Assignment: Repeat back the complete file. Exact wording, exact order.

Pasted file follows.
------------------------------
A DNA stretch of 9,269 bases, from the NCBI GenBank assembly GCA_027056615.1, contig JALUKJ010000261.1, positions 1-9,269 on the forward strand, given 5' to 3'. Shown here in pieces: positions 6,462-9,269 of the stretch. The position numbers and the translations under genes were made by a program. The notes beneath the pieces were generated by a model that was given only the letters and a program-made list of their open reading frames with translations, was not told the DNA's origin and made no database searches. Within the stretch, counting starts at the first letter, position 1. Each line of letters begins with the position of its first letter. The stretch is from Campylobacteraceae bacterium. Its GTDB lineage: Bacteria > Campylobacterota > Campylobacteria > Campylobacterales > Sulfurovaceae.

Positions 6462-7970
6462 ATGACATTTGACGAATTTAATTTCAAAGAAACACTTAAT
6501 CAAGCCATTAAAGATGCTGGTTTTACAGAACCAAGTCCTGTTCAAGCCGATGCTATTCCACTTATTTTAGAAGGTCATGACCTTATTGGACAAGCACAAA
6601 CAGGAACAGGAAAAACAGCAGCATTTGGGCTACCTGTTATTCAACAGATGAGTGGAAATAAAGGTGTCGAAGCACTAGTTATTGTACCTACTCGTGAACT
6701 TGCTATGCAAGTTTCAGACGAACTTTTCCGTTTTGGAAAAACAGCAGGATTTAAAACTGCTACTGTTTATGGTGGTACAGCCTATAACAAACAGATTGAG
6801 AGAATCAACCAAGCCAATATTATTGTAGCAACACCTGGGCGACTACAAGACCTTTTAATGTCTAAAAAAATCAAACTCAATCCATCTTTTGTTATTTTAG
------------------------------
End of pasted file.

A DNA stretch of 9,269 bases, from the NCBI GenBank assembly GCA_027056615.1, contig JALUKJ010000261.1, positions 1-9,269 on the forward strand, given 5' to 3'. Shown here in pieces: positions 6,462-9,269 of the stretch. The position numbers and the translations under genes were made by a program. The notes beneath the pieces were generated by a model that was given only the letters and a program-made list of their open reading frames with translations, was not told the DNA's origin and made no database searches. Within the stretch, counting starts at the first letter, position 1. Each line of letters begins with the position of its first letter. The stretch is from Campylobacteraceae bacterium. Its GTDB lineage: Bacteria > Campylobacterota > Campylobacteria > Campylobacterales > Sulfurovaceae.

Positions 6462-7970
6462 ATGACATTTGACGAATTTAATTTCAAAGAAACACTTAAT
6501 CAAGCCATTAAAGATGCTGGTTTTACAGAACCAAGTCCTGTTCAAGCCGATGCTATTCCACTTATTTTAGAAGGTCATGACCTTATTGGACAAGCACAAA
6601 CAGGAACAGGAAAAACAGCAGCATTTGGGCTACCTGTTATTCAACAGATGAGTGGAAATAAAGGTGTCGAAGCACTAGTTATTGTACCTACTCGTGAACT
6701 TGCTATGCAAGTTTCAGACGAACTTTTCCGTTTTGGAAAAACAGCAGGATTTAAAACTGCTACTGTTTATGGTGGTACAGCCTATAACAAACAGATTGAG
6801 AGAATCAACCAAGCCAATATTATTGTAGCAACACCTGGGCGACTACAAGACCTTTTAATGTCTAAAAAAATCAAACTCAATCCATCTTTTGTTATTTTAG